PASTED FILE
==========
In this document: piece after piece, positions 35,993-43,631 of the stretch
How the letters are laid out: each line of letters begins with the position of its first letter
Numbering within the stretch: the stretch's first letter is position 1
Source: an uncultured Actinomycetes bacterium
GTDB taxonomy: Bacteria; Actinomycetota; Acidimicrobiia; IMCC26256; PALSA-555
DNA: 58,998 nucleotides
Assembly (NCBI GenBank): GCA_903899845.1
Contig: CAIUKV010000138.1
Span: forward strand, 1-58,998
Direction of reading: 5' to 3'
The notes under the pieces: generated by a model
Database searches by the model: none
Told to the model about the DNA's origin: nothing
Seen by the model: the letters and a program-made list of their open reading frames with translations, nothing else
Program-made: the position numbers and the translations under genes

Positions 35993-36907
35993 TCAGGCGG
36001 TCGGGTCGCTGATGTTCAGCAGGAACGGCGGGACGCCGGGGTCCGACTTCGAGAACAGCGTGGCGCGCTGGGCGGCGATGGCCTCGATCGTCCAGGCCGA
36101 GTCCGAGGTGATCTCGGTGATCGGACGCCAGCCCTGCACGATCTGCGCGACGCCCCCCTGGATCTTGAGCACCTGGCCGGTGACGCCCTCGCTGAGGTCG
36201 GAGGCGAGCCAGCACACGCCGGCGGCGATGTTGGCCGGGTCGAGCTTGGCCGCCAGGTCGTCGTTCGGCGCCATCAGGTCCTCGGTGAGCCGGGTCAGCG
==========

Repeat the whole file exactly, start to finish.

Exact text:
In this document: piece after piece, positions 35,993-43,631 of the stretch
How the letters are laid out: each line of letters begins with the position of its first letter
Numbering within the stretch: the stretch's first letter is position 1
Source: an uncultured Actinomycetes bacterium
GTDB taxonomy: Bacteria; Actinomycetota; Acidimicrobiia; IMCC26256; PALSA-555
DNA: 58,998 nucleotides
Assembly (NCBI GenBank): GCA_903899845.1
Contig: CAIUKV010000138.1
Span: forward strand, 1-58,998
Direction of reading: 5' to 3'
The notes under the pieces: generated by a model
Database searches by the model: none
Told to the model about the DNA's origin: nothing
Seen by the model: the letters and a program-made list of their open reading frames with translations, nothing else
Program-made: the position numbers and the translations under genes

Positions 35993-36907
35993 TCAGGCGG
36001 TCGGGTCGCTGATGTTCAGCAGGAACGGCGGGACGCCGGGGTCCGACTTCGAGAACAGCGTGGCGCGCTGGGCGGCGATGGCCTCGATCGTCCAGGCCGA
36101 GTCCGAGGTGATCTCGGTGATCGGACGCCAGCCCTGCACGATCTGCGCGACGCCCCCCTGGATCTTGAGCACCTGGCCGGTGACGCCCTCGCTGAGGTCG
36201 GAGGCGAGCCAGCACACGCCGGCGGCGATGTTGGCCGGGTCGAGCTTGGCCGCCAGGTCGTCGTTCGGCGCCATCAGGTCCTCGGTGAGCCGGGTCAGCG